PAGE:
Future Cities Laboratory, Singapore-ETH Centre is a Swiss research think-tank that focuses on on urban design & smart cities. I worked on an iPad app that would showcase researchers' work to exhibition visitors. The research existed in a variety of formats: geospatial & urban visualization, 3D models, point cloud etc.

Designing an Interactive Exhibition App for Geospatial Visualization

About the Company

Future Cities Laboratory, Singapore-ETH Centre is a Swiss research institute's satellite company in Singapore. Their research focuses on urban design, technology and smart cities. I was part of the 'Ecosystem Services in Urban Landscapes' project, which aimed to quantify the benefits of natural ecosystems on human cities.

What I did

I designed the UI/UX for an iPad app to showcase the team's work for a research exhibition. ‍

*Note: selected content in this project has been reimagined or redacted to comply with copyright. Unless otherwise stated, the information presented is my own & does not necessarily represent the views of Singapore-ETH Centre.


UI/UX for iPad app
Video Presentation


Adobe Suite
Singapore Views
Unity/Vuforia AR SDK

Team members

Zuzana Drillet, Naika Meili, Song Xiao Ping
Angela Dissegna, Philipp Urech, Fung Tze Kuan, Rachel Leong, Ho Xin Ying (intern), Clifford Goh (intern)

Chi Zhang (iPad App)
Jan Perhac ('Singapore Views' tool, used to generate visualization images)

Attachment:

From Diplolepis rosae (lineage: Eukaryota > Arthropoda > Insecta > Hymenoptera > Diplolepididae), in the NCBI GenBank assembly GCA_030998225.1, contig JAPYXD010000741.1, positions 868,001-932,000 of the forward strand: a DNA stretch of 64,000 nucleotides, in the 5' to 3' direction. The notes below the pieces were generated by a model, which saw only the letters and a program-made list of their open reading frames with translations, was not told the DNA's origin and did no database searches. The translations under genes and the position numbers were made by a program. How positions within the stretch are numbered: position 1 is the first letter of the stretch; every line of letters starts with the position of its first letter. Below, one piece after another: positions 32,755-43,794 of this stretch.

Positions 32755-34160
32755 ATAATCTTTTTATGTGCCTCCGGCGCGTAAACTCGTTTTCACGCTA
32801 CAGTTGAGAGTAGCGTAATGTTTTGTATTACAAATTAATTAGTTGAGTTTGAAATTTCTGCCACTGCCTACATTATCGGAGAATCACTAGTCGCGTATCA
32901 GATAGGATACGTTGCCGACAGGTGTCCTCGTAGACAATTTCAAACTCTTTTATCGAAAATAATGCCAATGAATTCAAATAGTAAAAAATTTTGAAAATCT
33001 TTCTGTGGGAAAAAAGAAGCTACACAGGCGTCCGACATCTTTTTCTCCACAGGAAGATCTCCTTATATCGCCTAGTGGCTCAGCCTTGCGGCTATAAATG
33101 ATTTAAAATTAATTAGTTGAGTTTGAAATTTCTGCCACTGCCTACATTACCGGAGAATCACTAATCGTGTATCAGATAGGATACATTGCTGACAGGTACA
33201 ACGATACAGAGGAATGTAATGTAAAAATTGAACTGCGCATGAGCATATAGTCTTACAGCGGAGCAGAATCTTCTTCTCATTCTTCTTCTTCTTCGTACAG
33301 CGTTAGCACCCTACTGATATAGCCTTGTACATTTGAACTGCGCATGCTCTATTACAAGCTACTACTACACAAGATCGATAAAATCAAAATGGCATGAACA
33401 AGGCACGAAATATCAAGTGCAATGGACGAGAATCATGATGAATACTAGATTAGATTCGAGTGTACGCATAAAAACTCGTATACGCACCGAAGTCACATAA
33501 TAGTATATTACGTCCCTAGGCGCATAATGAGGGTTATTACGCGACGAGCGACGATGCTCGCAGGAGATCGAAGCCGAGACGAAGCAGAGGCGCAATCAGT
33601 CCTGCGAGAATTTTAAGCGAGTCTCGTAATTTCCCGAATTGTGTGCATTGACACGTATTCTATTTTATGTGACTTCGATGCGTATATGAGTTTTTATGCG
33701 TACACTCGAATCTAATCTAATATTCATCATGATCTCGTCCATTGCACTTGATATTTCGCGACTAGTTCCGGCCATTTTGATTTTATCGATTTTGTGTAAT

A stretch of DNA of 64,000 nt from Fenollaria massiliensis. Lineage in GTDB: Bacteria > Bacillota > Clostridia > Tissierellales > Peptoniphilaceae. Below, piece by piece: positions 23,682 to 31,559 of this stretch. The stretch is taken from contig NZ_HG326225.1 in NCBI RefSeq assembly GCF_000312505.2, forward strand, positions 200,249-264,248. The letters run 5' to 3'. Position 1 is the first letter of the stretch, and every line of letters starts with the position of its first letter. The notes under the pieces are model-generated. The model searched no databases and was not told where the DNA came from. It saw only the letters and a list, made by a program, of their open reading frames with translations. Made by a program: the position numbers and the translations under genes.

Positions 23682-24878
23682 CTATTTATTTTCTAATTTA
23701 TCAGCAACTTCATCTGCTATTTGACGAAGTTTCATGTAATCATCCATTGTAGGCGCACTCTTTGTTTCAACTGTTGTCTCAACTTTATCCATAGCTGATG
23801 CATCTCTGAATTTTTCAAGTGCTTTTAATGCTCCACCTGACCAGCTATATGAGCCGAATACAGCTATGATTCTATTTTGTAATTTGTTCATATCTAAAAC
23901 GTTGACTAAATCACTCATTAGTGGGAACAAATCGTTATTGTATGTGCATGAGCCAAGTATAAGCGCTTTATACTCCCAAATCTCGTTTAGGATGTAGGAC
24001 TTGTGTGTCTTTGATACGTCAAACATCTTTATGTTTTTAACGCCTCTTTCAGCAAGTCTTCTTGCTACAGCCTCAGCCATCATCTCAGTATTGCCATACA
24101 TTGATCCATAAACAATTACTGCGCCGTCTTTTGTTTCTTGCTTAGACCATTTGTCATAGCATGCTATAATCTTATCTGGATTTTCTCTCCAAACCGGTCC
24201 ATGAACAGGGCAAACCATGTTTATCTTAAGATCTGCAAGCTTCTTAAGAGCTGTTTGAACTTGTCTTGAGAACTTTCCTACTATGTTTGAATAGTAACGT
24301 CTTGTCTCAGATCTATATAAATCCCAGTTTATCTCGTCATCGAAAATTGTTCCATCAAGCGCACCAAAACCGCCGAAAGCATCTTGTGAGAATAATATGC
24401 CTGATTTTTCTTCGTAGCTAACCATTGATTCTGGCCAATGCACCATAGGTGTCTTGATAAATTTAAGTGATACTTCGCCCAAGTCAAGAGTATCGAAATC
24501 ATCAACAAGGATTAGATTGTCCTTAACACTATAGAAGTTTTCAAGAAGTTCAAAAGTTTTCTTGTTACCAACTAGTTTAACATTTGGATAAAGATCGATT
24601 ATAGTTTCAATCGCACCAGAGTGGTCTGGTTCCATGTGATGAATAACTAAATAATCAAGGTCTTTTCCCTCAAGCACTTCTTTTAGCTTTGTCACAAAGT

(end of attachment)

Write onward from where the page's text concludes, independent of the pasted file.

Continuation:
An Intuitive iPad Experience for Exhibition Visitors

About the Exhibition:

My research team 'Ecosystem Services In Urban Landscapes' was given a 3x3m exhibition space consisting of physical models of buildings & landscape, printed explainer panels, a TV screen playing a video.

Design Goals

FCL exhibition space, showing 'Ecosystem Services' research work (iPad, laser-engraved model, explainer panels etc.)

Precedent Studies

Due to the short duration I had to work on this project (<1 month, alongside other work responsibilities), my research was focused on precedent studies of existing geospatial tools.

Singapore Views

Singapore Views is proprietary geospatial visualization software developed in-house at FCL.

Because it was designed for experts by experts, the app functionality was more complex than needed for my purpose - an iPad exhibition app for laypeople.

Image: Singapore Views, Dense and Green Building Typologies.

ArcGIS CityEngine

CityEngine is a Geographic Information Systems tool that allows researchers to rapidly generate & view urban models in a 3D environment.

The many options intimidate & overwhelm the first-time user.

Image: Esri ArcGIS CityEngine

Visualizing Multiple Data Taxonomies

One of the challenges I faced was how to present the different types of research data visualizations. There were more than 10 datasets that were visualized in a wide range of formats, from 2D (vector, raster) to 3D (point cloud, building model...) to various media (image, video, text...)

A non-exhaustive list of datasets generated by the researchers:

Land Cover Map

Digital Terrain Model

Ecological Research Quadrats

Physical Landscape Design

Park Popularity & Visit Frequency

Recreational Value of Green Areas

Photo Density at Parks (Flickr)

3D Point Cloud Model

Surface Temperatures (DART) & Climate Data

3D / LoD3 Building Model

AR Vuforia Model


2D-3D-AR Model